The Problem with Fourth-Generation War
Antulio J. Echevarria II
Strategic Studies Institute
For theorists of Fourth Generation War (4GW), there’s both good news and bad news. The good news is that there is only one problem with the notion of 4GW. The bad news is that the theory itself is the problem. Like the fabled emperor who had no clothes, 4GW is bereft of any intellectual garments: the concept itself is fundamentally and hopelessly flawed. It is based on poor history and only obscures what other theorists and analysts have already clarified.
Although the idea of 4GW emerged in the late 1980s, it has gained considerable popularity of late, particularly as a result of recent twists in the war in Iraq. It is worth a moment, therefore, to consider the theory’s basic premises.
In brief, the proponents of 4GW claim:
The first generation of modern war was dominated by massed manpower and culminated in the Napoleonic Wars. The second generation, which was quickly adopted by the world’s major powers, was dominated by firepower and ended in World War I. In relatively short order, during World War II the Germans introduced third-generation warfare, characterized by maneuver. That type of combat is still largely the focus of U.S. forces . . . [4GW is an] evolved form of insurgency [that] uses all available networks—political, economic, social, military—to convince the enemy’s decision makers that their strategic goals are either unachievable or too costly for the perceived benefit. (Armed Forces Journal, November 2004)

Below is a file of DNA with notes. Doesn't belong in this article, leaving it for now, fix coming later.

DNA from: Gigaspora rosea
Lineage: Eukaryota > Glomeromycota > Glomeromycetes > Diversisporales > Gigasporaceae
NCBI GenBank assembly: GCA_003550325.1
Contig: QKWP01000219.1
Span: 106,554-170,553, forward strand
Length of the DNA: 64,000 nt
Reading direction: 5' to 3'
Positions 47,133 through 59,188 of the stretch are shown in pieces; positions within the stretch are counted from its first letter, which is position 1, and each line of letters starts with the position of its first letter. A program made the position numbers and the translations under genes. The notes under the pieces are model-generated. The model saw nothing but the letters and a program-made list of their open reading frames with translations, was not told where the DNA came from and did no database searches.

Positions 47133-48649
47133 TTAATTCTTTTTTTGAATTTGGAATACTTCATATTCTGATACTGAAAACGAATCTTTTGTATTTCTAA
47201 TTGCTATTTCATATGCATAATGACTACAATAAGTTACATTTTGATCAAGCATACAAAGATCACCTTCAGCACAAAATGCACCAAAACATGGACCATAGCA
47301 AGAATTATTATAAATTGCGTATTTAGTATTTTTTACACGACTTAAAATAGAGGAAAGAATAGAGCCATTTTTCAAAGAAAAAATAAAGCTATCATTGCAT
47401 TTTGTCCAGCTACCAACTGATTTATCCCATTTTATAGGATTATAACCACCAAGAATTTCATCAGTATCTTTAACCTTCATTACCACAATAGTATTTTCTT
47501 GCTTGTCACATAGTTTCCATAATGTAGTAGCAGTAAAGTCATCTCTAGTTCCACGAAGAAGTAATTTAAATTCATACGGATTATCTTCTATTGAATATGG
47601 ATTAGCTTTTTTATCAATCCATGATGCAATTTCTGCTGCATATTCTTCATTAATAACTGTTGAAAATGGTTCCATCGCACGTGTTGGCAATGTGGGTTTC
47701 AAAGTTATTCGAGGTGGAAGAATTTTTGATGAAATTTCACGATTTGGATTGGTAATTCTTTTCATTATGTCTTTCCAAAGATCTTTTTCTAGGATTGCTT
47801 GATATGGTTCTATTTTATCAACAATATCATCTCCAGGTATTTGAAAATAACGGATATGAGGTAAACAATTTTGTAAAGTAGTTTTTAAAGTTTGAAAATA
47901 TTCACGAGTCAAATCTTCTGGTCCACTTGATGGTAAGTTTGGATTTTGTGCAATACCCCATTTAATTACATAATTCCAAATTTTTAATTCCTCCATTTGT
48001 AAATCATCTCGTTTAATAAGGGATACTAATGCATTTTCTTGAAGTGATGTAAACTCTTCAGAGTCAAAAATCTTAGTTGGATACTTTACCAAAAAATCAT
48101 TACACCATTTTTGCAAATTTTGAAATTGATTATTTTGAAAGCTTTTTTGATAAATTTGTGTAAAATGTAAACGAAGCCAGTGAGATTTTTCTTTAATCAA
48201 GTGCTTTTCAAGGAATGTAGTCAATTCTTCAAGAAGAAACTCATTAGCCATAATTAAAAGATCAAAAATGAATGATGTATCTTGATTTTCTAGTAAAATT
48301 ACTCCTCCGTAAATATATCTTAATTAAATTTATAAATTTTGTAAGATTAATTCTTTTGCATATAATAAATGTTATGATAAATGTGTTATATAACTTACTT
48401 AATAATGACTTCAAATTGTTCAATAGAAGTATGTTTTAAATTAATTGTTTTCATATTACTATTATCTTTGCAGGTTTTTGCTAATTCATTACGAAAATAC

Unfortunately, this construct is misleading on several counts. First, the theory’s sequencing of the so-called generations of war is both artificial and indefensible. Portraying changes in warfare in terms of “generations” implies that each one evolved directly from its predecessor, and, as per the natural progression of generations, eventually displaced it. However, the generational model is a poor way to depict changes in warfare. Simple displacement rarely takes place, significant developments often occur in parallel. Firepower, for example, played as much a role in World War II, and the Korean and Vietnam conflicts as did maneuver, perhaps more. In fact,